In March 2001, Alstom SA was awarded the contract for the phase three project.

Ramsey is currently on trial before Justice Bernard Turner on four counts of conspiracy to commit bribery and 14 counts of bribery allegedly committed between 1999 and 2003. He pleaded not guilty to all charges read to him prior to the start of trial on Tuesday.

The allegations are related to a widespread scheme involving tens of millions of dollars in bribes to countries around the world. They were brought to light in 2014 in a US Department of Justice report which said that Alstom SA [formerly ABB] allegedly paid more than $300,000 to a BEC board member to influence contracts between 1999 and 2003.

Ramsey is on $40,000 bail and is defended by attorneys Wayne Munroe, QC, Tommel Roker and Bridgette Ward.

Garvin Gaskin, acting director of public prosecutions, is prosecuting the case with the assistance of Cordell Frazier.

Mr Munroe, in cross-examination of Mr Smith, asked the witness when he had met his client. Smith said he could not recall exactly.

“You say you opened your business in 1988? Was it a decade before that you met Mr Ramsey?” the lawyer asked.

Smith said it was somewhere between 1993 and 1995 and said he’d introduced Ramsey to his father Ted Smith within six months of their meeting through a business acquaintance.

Mr Munroe suggested to Smith that he met Ramsey through his father and not the other way around, as he wants the jury to believe. The witness said no.

“You’re meeting with Mr Ramsey was a meet and greet, nothing long?” the lawyer asked. Smith said yes.

“So you introduced somebody you met for a short term to your father?”

Smith said yes.

Mr Munroe asked the witness if the Smiths had an interest in Ramsey’s company, Caribbean Supplies Bahamas Ltd (CBSL).

“My father expressed interest in CSBL at the time to be owners, yes,” the jury heard.

The witness was then asked if his Florida based company, M Smith Inc replaced his father’s Burnside International following the latter’s passing. The witness again said yes.

“When working for your father, how often would you meet Mr Ramsey?” Mr Munroe asked.

“Periodically two or three times a year,” Smith said.

“Did Mr Ramsey introduce you to people?” Mr Munroe asked. Smith said Ramsey shook hands with a lot of individuals whose names he could not recall.

“You knew he had the support of the Free National Movement and when someone of government came, he’d introduce you,” the lawyer suggested.

Smith said he couldn’t really tell the difference between the people he may have been introduced to.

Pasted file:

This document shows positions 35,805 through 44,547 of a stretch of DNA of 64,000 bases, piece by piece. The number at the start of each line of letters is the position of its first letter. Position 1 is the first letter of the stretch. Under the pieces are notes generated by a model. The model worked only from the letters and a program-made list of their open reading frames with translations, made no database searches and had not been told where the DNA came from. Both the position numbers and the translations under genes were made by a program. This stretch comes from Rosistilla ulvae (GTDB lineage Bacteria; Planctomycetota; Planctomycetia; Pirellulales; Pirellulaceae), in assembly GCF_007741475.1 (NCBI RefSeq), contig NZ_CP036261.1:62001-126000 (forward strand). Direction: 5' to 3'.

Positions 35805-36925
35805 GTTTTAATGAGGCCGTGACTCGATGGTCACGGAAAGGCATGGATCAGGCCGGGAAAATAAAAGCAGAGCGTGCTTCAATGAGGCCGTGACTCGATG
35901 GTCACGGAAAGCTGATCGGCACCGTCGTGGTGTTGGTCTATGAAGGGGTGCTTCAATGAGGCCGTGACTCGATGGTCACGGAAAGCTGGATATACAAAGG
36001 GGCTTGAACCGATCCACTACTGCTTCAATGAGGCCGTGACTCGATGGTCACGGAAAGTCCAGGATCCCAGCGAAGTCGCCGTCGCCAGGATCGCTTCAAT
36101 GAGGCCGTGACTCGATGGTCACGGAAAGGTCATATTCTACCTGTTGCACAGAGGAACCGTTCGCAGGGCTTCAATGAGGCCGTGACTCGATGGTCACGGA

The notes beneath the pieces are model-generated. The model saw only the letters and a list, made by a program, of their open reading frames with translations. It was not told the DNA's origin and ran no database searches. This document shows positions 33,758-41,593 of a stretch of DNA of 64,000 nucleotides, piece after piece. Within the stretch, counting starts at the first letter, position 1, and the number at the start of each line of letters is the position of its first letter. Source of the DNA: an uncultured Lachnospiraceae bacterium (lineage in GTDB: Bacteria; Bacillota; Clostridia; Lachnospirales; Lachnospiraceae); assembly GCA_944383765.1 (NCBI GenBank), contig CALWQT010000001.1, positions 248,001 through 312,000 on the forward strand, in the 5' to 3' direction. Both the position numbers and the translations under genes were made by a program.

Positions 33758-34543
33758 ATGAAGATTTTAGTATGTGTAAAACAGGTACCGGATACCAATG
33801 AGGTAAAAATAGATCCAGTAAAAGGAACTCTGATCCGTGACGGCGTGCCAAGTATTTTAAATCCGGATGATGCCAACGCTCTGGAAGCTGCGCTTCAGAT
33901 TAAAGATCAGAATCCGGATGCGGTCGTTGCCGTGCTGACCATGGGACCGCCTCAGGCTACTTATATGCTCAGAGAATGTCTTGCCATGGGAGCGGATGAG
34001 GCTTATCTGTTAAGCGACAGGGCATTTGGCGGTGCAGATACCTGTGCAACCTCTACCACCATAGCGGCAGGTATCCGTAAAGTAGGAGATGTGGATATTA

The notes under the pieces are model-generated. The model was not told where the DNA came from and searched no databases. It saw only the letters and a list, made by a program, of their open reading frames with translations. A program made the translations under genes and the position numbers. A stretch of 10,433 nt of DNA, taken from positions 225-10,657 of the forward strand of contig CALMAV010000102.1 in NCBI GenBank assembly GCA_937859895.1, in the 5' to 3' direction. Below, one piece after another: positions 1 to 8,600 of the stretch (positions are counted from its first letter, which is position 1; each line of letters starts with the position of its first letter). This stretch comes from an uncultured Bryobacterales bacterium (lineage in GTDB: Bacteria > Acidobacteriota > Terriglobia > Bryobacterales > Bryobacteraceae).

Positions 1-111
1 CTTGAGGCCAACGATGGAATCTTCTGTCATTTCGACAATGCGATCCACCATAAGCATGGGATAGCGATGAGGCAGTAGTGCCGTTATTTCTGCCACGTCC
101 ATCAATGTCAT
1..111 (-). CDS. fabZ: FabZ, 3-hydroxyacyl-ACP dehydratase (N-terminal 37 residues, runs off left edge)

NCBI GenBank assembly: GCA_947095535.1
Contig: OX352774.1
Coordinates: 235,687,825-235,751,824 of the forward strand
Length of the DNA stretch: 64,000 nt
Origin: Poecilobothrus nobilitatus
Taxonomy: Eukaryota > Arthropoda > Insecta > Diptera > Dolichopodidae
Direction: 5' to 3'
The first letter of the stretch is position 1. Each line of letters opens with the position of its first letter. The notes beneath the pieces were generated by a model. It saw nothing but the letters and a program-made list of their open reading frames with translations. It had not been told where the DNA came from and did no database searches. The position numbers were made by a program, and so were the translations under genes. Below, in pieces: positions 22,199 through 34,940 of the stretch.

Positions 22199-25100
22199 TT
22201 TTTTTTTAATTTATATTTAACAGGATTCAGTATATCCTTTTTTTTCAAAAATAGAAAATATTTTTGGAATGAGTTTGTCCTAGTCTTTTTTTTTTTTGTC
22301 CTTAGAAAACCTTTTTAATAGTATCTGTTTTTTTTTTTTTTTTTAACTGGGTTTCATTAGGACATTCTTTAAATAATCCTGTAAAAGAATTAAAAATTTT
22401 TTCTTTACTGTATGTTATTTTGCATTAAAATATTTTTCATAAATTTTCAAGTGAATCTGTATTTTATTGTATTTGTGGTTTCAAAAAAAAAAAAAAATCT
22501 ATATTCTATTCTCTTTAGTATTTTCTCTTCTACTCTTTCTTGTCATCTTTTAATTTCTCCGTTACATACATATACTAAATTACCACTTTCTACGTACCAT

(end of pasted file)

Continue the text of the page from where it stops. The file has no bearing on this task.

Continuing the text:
“It’s been such a while, truthfully, I don’t remember him pointing out who was minister and who was not,” the witness said.

“When exactly did the $600,000 get paid and split?” the lawyer probed.

“Prior to my dad passing in May 1999, it was in 1999, just prior to that,” Smith said.

“Can you show it in the bank records?” Ramsey’s lawyer further probed. Smith said no.

“You’d have to talk to my attorneys, it wasn’t requested,” the jury then heard from the witness.

Smith then agreed to a subsequent suggestion that there were allegations of bribery made against him by the US Department of Justice concerning the ABB Generacion/Alstom SA scandal.

However, Smith said he was never physically arrested nor were any documents physically taken from him.

“They relied on you and your lawyers to produce documents then?” Mr Munroe asked. Smith said yes.

“So you had your records and they trusted you to bring the records?” the lawyer asked. Smith said this was “correct.”

“Did you produce back up invoices to support the reconciliation statements?” Mr Munroe asked.

“They weren’t requested,” Smith said.

“Did you produce any proof of payments [from Alstom] to you?” Mr Munroe asked. Smith said no.

“You would agree the reconciliation was relevant to the payment of the bribe to the DA-11 [project]?” Mr Munroe further probed.

Smith said this was also correct.

“But you never produced records to support it? It should have been obvious to you,” Mr Munroe said.

“It wasn’t obvious to me it’s just what we did. The subpoena was all I had in the physical records. I didn’t produce it because I didn’t have to produce it,” the witness said.

“Which is it?” Mr Munroe asked.

“It’s a combination of both. I didn’t realise I needed it and I didn’t have it,” the witness said.

“So you would agree we’re stuck with believing you?” Mr Munroe asked.

“That is correct,” Smith said.

The trial resumes today at 10am.